“Homeless are the most vulnerable population and this is probably where the outbreak stemmed from,” he said. “We have vaccinated a good portion of that population and we will continue to do that.”

Giame said the CV Public Works Department has been using a bleach solution to power wash public restrooms in parks and some other areas where homeless people have congregated. He said local hospitals will treat anyone with Hepatitis A.

Chula Vista’s Third Avenue has enjoyed a Renaissance of redevelopment over the last decade, with new restaurants, brew pubs and other trendy gathering spots. It has, ironically, also experienced an increase in homeless people sleeping in the doorways of 9-5 businesses after they close for the evening. City officials have said the Chula Vista homeless situation may be spillover from the San Diego homeless communities that have suffered from violence, harassment and police sweeps to move them out of certain areas. Chula Vista and National City have long-established homeless encampments in the bed of the Sweetwater River that runs through both cities. There are also smaller homeless encampments in the riverbed in eastern Sunnyside and into Spring Valley. Earlier this year County Public Works crews removed several trash bins full of garbage from the river when winter rains washed refuse from the encampments where it snagged on bridges and arundo donax cane plants downstream.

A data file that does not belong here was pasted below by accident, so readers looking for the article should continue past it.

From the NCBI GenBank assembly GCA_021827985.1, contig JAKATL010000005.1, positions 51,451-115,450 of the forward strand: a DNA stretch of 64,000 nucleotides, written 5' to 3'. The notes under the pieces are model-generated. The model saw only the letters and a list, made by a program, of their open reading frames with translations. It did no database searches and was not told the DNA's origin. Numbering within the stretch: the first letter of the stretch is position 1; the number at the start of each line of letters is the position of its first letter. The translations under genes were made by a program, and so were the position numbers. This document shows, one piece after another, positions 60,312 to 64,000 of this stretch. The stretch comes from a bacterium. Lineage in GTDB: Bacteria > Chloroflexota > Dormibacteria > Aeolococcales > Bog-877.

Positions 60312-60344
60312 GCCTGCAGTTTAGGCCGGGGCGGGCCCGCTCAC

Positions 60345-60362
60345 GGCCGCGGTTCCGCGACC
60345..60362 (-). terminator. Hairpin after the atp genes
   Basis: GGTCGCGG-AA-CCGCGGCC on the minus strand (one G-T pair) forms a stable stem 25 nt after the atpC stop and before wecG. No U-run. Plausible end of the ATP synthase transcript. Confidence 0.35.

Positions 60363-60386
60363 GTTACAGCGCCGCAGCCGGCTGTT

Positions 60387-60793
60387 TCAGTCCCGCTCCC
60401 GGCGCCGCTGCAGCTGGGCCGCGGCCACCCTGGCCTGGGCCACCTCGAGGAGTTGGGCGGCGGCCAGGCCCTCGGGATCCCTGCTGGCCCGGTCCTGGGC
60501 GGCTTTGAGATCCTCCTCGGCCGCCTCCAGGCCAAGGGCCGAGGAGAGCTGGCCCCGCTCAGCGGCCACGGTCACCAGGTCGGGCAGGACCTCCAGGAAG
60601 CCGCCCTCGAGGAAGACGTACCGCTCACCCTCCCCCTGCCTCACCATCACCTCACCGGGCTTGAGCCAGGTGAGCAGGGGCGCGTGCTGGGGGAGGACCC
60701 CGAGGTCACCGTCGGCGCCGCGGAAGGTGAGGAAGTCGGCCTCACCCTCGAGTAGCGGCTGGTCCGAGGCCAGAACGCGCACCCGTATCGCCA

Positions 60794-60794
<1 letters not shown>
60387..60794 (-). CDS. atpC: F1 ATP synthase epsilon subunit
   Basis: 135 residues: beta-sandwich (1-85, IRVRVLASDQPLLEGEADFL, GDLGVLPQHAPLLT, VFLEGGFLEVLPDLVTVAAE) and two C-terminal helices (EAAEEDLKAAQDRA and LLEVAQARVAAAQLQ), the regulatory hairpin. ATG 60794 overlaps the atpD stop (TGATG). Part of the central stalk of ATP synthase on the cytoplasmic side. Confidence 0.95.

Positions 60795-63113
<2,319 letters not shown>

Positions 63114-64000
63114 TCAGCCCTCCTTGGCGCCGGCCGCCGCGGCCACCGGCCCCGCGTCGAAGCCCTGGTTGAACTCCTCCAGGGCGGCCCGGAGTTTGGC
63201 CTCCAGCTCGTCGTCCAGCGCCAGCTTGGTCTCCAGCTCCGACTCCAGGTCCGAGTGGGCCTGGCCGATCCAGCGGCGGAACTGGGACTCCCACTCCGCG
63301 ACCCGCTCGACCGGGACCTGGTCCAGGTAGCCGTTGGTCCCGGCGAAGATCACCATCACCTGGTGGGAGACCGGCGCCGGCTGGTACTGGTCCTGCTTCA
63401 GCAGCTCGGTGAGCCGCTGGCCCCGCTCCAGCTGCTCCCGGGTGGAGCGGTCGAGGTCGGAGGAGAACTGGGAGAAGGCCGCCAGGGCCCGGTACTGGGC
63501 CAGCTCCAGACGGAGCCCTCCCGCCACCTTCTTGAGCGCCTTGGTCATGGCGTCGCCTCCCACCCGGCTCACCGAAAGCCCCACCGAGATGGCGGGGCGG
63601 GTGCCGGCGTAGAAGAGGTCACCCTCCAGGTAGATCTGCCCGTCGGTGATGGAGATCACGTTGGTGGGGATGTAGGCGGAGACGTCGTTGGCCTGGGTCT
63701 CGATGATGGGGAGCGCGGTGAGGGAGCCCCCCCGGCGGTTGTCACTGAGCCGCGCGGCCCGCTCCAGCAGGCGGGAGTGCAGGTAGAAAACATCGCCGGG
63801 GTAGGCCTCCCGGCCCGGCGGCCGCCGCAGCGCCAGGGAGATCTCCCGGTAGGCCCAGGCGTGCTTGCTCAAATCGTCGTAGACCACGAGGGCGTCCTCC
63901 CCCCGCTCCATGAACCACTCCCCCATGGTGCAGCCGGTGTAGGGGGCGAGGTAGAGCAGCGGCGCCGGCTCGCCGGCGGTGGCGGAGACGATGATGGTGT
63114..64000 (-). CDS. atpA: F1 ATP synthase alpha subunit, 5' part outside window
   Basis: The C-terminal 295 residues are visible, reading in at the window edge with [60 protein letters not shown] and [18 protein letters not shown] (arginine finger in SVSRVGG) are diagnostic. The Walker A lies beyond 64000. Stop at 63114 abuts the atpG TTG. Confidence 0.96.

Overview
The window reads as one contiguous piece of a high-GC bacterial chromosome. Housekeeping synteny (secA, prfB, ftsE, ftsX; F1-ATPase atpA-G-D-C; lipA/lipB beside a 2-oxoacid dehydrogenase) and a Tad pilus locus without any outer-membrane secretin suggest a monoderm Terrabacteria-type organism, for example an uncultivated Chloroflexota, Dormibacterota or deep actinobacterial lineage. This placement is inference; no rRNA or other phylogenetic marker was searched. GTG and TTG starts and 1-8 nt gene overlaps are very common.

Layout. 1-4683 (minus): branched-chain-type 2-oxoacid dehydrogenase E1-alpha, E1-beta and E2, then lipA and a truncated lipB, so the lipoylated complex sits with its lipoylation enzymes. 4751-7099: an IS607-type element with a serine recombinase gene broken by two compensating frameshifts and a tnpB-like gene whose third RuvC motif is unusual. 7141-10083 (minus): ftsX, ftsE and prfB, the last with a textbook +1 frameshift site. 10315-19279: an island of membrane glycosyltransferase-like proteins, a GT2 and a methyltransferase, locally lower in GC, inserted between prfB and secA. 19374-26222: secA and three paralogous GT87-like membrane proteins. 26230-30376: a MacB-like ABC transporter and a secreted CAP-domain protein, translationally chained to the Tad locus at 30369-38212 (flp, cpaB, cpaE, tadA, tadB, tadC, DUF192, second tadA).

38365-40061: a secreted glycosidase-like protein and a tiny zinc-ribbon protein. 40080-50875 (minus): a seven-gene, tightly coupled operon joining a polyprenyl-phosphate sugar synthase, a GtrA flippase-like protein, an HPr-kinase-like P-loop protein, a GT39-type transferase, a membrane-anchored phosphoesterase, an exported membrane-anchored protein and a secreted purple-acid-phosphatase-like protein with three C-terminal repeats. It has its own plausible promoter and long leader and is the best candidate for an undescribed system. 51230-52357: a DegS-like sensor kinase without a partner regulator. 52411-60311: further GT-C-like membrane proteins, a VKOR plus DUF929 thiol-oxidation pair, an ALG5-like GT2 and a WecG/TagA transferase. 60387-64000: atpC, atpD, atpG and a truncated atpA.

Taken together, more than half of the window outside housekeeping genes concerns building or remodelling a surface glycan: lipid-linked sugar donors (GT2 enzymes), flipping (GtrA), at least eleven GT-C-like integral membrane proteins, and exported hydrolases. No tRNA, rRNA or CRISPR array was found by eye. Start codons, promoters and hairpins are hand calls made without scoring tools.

Dr. Wilma Wooten, San Diego County Public Health Officer, said most of the people who have contracted Hepatitis A during the outbreak have been homeless or illicit intravenous drug users. She said the outbreak is being transmitted person-to-person and through contact with “fecally contaminated environments.” Symptoms can develop 15-50 days after exposure, though some people do not immediately demonstrate any symptoms. Hepatitis A can cause jaundice (yellowing of the skin and eyes), fever, fatigue, loss of appetite, nausea, vomiting, stomach pain, dark urine and pale stools.

Hepatitis A has been nearly eliminated in the United States since a vaccine was introduced in 1995. CDC records show fewer than 2,500 cases in the U.S. last year, about one in five from San Diego County.

Wooten’s teams have staged almost 1,700 field vaccination events, more than 23,000 field vaccinations and more 106,000 total vaccinations administered, according to county records.

In October, the El Cajon City Council passed an emergency ordinance that bans food distribution to the homeless on any city-owned property, obstensibly to protect residents from the virus. El Cajon officials said the ban will help to prevent the spreading of virus among the homeless, who received weekly food donations from volunteers. Activists and volunteers gathered at Wells Park in El Cajon on November 19 to protest the ban, handing out lunch bags with food and personal items.

King said the city of Chula Vista is taking a more compassionate approach through vaccination, sanitation and education. City policy is not to criminalize homelessness, but rather to offer services and support to people living in streets, parks and the riverbed. Police officers are directed to help law-abiding homeless people.

The San Diego County Board of Supervisors extended the local Hepatitis A health emergency into December.